Earlier this month, Gambia approved the ratification of the Africa Free Continental Agreement (AFCTA). The continent therewith reached the threshold of 22 countries for the agreement to come into force, over a year after it was brokered by the African Union and signed by 44 countries. Nigeria’s lack of commitment is a weakness, regarding the country’s economic power, but as the agreement would benefit the country and other high-income countries such as South Africa and Egypt have already signed up for AFCTA, Nigeria is likely to join later. The AFCTA could be a major force on the global economic stage, as it’s to become the world’s largest trade area and could show unity and multilateralism in a world of increasing protectionism.
What does this mean?
More important maybe than the effects it might have on a global scale, are the impacts of such an agreement on the continent and the individual countries themselves. In 2019, Africa will be home to several of the world’s fastest-growing economies, but if intra-continental trade does not increase, the continent will remain dependent on foreign powers rather than benefit from this growth. Africa’s intra-continental trade is less than 15% of total African exports (in comparison to 58% for Asia and 67% for Europe). The agreement could boost intra-African trade by 52% by 2022, by removing trade barriers and allowing the free movement of goods, services, and people across Africa. As the agreement is yet to be implemented, the question remains: will countries dare to fully execute this long-term strategic, pan-African plan? UN research shows that eliminating all tariffs between African countries would take an annual $4.1 billion out of the trading states’ reserves, but would create an overall annual welfare gain of $16.1 billion in the long run. The gains could be high, but some also fear that the agreement will lead to increased competition, primarily benefiting the present economic powerhouses, such as South Africa, Kenya, Ethiopia, and Egypt.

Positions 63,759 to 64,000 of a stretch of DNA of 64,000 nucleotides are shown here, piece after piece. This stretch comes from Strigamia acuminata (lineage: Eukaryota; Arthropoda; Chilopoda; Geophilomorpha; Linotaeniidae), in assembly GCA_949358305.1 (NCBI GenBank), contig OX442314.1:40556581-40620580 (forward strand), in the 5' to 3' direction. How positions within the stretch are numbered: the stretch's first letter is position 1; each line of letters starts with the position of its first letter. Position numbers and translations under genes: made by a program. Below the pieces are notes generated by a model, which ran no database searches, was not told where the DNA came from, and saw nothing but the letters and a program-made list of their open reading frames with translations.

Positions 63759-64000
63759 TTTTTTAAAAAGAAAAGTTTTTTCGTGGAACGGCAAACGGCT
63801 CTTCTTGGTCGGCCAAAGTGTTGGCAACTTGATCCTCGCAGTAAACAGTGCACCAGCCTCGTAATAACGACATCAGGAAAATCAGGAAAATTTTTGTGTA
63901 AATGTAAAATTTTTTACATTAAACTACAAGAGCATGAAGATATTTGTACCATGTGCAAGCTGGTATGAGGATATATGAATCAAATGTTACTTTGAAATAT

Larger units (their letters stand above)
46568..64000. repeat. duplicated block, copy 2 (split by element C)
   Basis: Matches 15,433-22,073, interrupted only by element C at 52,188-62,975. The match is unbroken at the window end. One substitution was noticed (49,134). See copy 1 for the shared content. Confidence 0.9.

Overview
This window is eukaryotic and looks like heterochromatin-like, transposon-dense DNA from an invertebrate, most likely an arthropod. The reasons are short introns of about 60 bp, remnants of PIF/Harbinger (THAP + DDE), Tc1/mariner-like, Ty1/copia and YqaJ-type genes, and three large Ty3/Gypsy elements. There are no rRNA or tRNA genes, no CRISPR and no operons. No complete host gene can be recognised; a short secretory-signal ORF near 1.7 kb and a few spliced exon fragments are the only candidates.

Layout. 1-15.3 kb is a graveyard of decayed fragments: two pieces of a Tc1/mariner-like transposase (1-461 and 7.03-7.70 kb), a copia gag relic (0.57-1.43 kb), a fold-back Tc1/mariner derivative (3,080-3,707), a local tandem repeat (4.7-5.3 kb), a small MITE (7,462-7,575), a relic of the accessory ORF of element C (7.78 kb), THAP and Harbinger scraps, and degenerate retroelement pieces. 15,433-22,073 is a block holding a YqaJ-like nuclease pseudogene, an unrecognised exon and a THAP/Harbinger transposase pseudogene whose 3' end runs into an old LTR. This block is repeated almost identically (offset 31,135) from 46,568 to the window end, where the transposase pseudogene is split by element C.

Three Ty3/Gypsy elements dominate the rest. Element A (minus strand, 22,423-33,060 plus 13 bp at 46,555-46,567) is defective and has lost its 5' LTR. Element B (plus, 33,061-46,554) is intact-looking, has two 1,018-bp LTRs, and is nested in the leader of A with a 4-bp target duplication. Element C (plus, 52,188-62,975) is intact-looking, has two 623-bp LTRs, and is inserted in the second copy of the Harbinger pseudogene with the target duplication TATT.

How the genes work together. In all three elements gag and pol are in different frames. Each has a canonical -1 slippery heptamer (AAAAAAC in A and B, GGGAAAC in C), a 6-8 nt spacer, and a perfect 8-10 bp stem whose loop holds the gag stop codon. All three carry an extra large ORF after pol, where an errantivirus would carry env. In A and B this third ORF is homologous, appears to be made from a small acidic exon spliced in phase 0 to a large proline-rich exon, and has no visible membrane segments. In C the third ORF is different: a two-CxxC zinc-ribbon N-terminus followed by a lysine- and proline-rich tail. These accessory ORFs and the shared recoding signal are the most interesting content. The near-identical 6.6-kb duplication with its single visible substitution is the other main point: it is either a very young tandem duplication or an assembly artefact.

AFCTA’s operational phase will be launched in July. As AFCTA is part of a long-term continental integration strategy, the encouragement of intra-continental trade in the first phase will be followed later by the creation of an African common market and monetary union in later phases. Aside from reduced tariffs, more integration and movement of goods and people will have to start with better connectivity. Often, transiting in Europe is easier than travelling directly between African neighboring countries. Africa’s first cross-continental, high-speed train is now in the making and AU experts envision a high-speed rail network by 2063, linking all African capitals and commercial centers.